In the previous blog of this series, we saw how Canada is becoming a thriving ecosystem for AI and ML in terms of prospects. Be it the private sector or foreign investment scope, Canada has a lot to offer in terms of technological leadership.
In this blog, we will try to highlight the socio-economic impact of AI in the Canadian region.
With the vast transformation potential of AI technologies that have come to light in recent years, countries globally are inevitably trying to become tech leaders. And there are proven facts suggesting AI will be one of the biggest economic drivers of the current times.
Worldwide AI spending reach 78 billion dollars by 2022, creating a worldwide business value of US$3.9 trillion.
Though some small groups and institutions help in early research in the AI space. Canada’s current efforts require full potential if it wants to lead in an AI-driven world.
Due to its transformative potential, not many Canadian businesses are investing in AI. The ones that do have a hard time moving past the experimentation phase to avail its actual value.
Compulsions to Invest in Artificial Intelligence
The potential of AI and the human capacity to understand it needs exploring. Any country and its corporations need to invest in AI technologies even if they are not using AI generally. It helps establish the essential economic and social framework for their development.
Canada’s AI imperative - Start, Scale, Succeed.
AI adoption has a powerful impact on the Canadian economy and how society operates in the future.  Apparently, for the government and entrepreneurs, it is a one-time process change exercise. Thus, through focused use, AI becomes a vital tool addressing society's deep-rooted challenges.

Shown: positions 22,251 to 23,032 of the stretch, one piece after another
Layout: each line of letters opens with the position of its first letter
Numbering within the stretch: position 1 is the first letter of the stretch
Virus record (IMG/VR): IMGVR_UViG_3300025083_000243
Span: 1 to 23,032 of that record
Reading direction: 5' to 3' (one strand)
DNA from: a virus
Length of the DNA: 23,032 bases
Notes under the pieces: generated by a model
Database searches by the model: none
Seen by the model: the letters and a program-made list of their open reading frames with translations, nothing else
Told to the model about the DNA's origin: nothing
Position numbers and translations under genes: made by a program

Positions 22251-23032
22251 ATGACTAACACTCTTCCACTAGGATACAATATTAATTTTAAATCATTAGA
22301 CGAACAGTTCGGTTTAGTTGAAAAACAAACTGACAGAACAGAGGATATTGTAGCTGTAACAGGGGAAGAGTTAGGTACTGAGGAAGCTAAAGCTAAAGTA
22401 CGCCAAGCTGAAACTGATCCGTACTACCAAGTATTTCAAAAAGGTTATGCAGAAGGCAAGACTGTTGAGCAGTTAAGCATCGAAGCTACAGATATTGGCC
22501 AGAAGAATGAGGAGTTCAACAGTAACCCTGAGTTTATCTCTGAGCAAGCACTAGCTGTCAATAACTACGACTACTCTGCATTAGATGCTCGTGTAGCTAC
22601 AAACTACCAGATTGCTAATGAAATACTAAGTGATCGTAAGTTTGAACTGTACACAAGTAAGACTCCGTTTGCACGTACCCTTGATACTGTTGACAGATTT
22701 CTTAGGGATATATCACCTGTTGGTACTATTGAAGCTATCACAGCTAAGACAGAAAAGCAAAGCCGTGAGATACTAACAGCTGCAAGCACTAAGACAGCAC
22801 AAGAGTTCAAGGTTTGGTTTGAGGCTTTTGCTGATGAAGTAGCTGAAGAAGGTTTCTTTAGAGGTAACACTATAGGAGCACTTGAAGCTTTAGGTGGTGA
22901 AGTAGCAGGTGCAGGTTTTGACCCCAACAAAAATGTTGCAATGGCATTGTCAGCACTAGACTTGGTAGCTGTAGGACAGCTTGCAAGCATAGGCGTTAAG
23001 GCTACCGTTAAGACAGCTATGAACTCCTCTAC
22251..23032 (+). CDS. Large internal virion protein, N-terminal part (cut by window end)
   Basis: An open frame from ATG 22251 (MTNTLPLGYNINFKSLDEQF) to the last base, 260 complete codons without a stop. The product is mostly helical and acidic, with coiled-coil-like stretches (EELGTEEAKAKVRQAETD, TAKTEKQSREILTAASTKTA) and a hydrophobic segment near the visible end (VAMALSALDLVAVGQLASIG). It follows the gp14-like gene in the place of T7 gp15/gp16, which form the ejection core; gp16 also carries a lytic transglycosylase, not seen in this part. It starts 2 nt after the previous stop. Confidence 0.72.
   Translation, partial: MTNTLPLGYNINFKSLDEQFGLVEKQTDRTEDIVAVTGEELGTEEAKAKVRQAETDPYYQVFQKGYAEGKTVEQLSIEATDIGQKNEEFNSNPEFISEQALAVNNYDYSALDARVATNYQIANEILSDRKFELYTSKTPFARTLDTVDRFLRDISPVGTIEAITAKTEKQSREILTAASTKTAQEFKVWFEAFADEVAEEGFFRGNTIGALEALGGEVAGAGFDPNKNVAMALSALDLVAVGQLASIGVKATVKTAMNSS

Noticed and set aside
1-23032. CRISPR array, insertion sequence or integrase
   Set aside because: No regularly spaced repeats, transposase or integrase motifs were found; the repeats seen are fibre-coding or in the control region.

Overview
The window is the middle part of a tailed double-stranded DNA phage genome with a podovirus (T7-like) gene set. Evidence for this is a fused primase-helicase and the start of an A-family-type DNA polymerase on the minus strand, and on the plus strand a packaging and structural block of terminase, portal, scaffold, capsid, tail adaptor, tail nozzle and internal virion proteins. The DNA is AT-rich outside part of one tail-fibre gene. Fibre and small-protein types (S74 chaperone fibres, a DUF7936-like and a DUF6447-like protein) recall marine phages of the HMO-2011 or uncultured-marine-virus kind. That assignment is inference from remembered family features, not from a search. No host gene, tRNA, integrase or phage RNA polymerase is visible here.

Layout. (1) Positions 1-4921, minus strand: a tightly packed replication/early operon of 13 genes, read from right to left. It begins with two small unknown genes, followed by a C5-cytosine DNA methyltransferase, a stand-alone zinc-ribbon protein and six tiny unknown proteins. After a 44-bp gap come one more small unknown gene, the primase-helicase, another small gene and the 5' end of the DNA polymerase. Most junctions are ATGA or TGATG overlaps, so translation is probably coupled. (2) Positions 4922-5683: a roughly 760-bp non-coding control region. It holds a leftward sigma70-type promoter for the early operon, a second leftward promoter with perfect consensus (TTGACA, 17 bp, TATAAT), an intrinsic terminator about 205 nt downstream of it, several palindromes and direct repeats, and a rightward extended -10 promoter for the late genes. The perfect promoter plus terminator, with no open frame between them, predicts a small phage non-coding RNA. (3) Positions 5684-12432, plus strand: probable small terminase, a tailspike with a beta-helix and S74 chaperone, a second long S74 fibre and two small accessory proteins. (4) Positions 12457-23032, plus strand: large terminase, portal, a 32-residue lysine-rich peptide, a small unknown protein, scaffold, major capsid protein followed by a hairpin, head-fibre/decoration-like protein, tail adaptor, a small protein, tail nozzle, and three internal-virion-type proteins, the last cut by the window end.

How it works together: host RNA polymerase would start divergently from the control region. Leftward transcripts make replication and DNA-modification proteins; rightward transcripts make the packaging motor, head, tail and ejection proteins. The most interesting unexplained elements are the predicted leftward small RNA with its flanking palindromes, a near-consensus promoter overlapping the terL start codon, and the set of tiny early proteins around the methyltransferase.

AI enables to achieve a healthy population as it is utilized to forecast and address pandemic outbreaks through the analysis of meteorological, economic, geographic, population, and other mobility data.
AI’s predictive power could also help better moldings of future events, such as the effects of climate change. It helps with better prediction and scenario planning to tackle such problems in the best possible way.
Another example is to address food shortages due to weather changes, which are handled through AI-augmented decision-making to optimize agricultural returns.
Challenges for AI Adoption in the Canadian Market
As any new technology takes time to get accepted and approved by users, so does AI. There can be several factors affecting the adoption of AI in the Canadian financial forum. Several citizens and company surveys point out the following factors that challenge the acceptance of AI.
Trust Issues Hamper Usage
Falling prey to a wrong strategic decision based on AI recommendations is the biggest fear among early adopters. There are major organizational concerns about adapting and using AI. Then there are concerns of cybersecurity breaches and non-specified legal responsibility for decisions made by AI systems.
Talking about concerns also brings up unintentional repercussions generated from AI-powered decisions by both businesses and consumers.
In a survey of over 1,000 Canadians, only 4% responded that they were confident explaining what AI was and how it worked. 86% said they currently don’t use their AI-powered tools and devices at work and at home, and 50 % did not think they would in the next five years.